Dr. David Brownstein,  editor of Dr. David Brownstein’s Natural Way to Health newsletter, is a board-certified family physician and one of the nation’s foremost practitioners of holistic medicine. Dr. Brownstein has lectured internationally to physicians and others about his success with natural hormones and nutritional therapies in his practice. His books include Drugs That Don’t Work and Natural Therapies That Do!; Iodine: Why You Need It, Why You Can’t Live Without It; Salt Your Way To Health; The Miracle of Natural Hormones; Overcoming Arthritis, Overcoming Thyroid Disorders; The Guide to a Gluten-Free Diet; and The Guide to Healthy Eating. He is the medical director of the Center for Holistic Medicine in West Bloomfield, Mich., where he lives with his wife, Allison, and their teenage daughters, Hailey and Jessica.

Tags: iodine | thyroid | bromine | vitamins

Iodine Linked to Thyroid Problems

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Wednesday, 21 November 2018 01:37 PM Current | Bio | Archive

Worldwide, the most common cause of thyroid disorders, especially hypothyroidism, is iodine deficiency.

The thyroid gland contains the largest concentration of iodine in the body. And it’s impossible to make thyroid hormone without adequate iodine levels.

Remember, the two most common thyroid hormones produced in the body — T4 and T3 — each contain iodine atoms.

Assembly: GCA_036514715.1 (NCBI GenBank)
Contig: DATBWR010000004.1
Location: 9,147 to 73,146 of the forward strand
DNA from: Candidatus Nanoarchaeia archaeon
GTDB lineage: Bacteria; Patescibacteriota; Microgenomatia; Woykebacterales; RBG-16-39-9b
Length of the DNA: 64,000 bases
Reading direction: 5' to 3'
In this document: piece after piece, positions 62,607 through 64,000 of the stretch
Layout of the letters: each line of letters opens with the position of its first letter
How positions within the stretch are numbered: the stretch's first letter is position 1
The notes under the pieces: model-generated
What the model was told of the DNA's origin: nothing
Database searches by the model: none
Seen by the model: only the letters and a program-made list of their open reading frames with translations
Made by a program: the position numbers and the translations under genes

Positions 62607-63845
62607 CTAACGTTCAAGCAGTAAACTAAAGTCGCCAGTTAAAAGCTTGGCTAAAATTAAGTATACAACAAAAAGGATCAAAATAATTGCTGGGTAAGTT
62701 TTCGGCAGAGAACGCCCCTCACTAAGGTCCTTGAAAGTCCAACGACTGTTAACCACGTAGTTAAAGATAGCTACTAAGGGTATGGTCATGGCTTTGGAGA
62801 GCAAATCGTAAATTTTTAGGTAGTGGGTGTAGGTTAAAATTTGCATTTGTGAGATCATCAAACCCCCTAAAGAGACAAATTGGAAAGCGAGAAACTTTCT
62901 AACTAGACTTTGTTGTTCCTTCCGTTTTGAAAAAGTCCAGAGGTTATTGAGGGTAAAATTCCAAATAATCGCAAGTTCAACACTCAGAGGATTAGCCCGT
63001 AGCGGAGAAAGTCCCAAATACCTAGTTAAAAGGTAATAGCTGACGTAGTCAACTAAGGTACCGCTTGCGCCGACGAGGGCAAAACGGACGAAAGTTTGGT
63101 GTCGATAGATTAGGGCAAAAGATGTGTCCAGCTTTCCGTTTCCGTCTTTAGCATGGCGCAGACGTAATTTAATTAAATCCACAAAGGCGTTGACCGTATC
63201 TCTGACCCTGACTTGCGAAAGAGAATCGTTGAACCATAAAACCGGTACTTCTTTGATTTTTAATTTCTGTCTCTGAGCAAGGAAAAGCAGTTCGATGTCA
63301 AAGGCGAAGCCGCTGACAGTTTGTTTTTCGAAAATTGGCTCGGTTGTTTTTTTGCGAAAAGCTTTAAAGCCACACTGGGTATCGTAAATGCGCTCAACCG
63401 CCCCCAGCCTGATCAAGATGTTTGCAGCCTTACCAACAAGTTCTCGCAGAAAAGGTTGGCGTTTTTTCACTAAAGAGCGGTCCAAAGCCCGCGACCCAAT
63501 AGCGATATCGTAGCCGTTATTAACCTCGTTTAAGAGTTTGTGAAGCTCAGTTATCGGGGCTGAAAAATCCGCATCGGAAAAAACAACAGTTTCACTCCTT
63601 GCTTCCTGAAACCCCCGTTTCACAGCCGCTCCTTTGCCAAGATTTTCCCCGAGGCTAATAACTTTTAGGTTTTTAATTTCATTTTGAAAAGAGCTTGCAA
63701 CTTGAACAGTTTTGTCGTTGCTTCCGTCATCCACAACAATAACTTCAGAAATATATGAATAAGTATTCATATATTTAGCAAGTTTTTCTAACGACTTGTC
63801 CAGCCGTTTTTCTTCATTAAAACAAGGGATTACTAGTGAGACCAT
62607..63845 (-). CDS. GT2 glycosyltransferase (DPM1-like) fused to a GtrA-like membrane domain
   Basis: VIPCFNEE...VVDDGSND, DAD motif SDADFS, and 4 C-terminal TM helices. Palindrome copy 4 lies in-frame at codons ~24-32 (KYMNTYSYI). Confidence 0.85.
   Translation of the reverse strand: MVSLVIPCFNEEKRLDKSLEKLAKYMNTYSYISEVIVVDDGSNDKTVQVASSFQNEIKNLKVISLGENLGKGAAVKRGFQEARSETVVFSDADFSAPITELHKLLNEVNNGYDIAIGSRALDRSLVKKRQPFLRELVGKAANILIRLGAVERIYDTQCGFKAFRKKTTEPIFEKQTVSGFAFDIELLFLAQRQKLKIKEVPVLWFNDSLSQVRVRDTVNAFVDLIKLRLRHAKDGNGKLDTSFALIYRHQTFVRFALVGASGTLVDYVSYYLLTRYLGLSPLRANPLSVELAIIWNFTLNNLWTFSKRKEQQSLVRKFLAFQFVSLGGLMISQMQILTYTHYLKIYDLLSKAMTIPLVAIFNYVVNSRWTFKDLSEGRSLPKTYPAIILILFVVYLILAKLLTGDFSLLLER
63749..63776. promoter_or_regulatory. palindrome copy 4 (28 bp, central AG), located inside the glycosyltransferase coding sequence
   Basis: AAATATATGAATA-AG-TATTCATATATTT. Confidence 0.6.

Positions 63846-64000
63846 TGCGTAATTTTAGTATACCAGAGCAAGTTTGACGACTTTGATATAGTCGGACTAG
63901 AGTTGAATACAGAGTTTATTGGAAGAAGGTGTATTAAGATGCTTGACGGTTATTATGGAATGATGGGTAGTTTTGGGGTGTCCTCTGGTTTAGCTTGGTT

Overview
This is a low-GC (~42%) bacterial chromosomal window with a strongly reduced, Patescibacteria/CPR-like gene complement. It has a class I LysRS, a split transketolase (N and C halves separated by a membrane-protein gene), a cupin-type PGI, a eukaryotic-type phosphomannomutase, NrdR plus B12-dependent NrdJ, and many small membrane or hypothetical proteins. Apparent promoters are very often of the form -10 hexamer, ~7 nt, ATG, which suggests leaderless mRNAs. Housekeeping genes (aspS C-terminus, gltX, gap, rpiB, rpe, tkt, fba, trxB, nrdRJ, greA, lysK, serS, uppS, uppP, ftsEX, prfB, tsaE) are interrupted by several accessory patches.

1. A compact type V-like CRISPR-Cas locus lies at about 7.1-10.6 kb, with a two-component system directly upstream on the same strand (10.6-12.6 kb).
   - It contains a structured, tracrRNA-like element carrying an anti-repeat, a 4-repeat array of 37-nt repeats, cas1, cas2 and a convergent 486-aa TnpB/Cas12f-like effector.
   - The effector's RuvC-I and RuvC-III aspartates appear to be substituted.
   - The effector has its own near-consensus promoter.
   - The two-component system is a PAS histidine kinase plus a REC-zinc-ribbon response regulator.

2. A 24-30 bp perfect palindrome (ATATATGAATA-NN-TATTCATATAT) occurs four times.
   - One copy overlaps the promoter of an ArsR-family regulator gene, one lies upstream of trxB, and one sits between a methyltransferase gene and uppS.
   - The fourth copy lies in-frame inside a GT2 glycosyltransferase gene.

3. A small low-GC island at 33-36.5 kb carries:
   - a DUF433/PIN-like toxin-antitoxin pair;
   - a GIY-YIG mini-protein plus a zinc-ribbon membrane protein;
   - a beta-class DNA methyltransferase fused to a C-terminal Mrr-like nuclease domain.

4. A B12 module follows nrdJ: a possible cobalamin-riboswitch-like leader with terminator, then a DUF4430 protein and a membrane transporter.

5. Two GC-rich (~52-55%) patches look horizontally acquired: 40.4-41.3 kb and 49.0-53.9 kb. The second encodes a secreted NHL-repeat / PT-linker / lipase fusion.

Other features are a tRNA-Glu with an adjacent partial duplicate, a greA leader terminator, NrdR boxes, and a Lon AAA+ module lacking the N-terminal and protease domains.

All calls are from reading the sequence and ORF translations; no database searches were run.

After testing some 6,000 patients, my partners and I have found that more than 95 percent of people are iodine deficient.

In addition, I have spoken to thousands of healthcare professionals around the country, and my numbers are consistent with theirs.

Iodine deficiency not only causes hypothyroidism, it also causes other conditions such as autoimmune thyroid disorders and thyroid cancer, as well as endocrine problems such as breast, ovarian, uterine, pancreatic, and prostate cancers.

Why are so many people iodine deficient? There are two major reasons:

  1. They don’t get enough iodine in their diets.
  1. Exposure to toxic halides has increased dramatically over the last 40 years.

The major sources of iodine in the food supply are oceanic animals and vegetables such as seaweed.

However, the longer the ocean-based product has been out of the water, the lower the iodine levels become.

Therefore, in order to get the most iodine, it is important to eat fresh seafood or seaweed.

Iodine can be competitively inhibited in the body by toxic halides such as bromine and fluoride.

Unfortunately, our exposure to these halides has increased dramatically in the last 40 years.

We consume excess bromine in many processed foods and drinks. It is mainly found in brominated vegetable oil (in many sodas and sports drinks) and brominated flour (in breads, pastas, and cereals).

It is also used as a fire retardant in mattresses, curtains, carpet, and computers among other products.

Unfortunately, there isn’t enough iodine in iodized salt to supply the body with optimal levels. Therefore, it is necessary to take supplemental iodine.

Correcting iodine deficiency is a must. Ensuring adequate levels of vitamins A, C, and D, along with minerals such as magnesium and selenium will help.

Finally, eliminating sources of bromine from the diet is a necessity.

More information about iodine can be found in my book, Iodine: Why You Need It, Why You Can’t Live Without It.

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Worldwide, the most common cause of thyroid disorders, especially hypothyroidism, is iodine deficiency.
iodine, thyroid, bromine, vitamins
372
2018-37-21
Wednesday, 21 November 2018 01:37 PM
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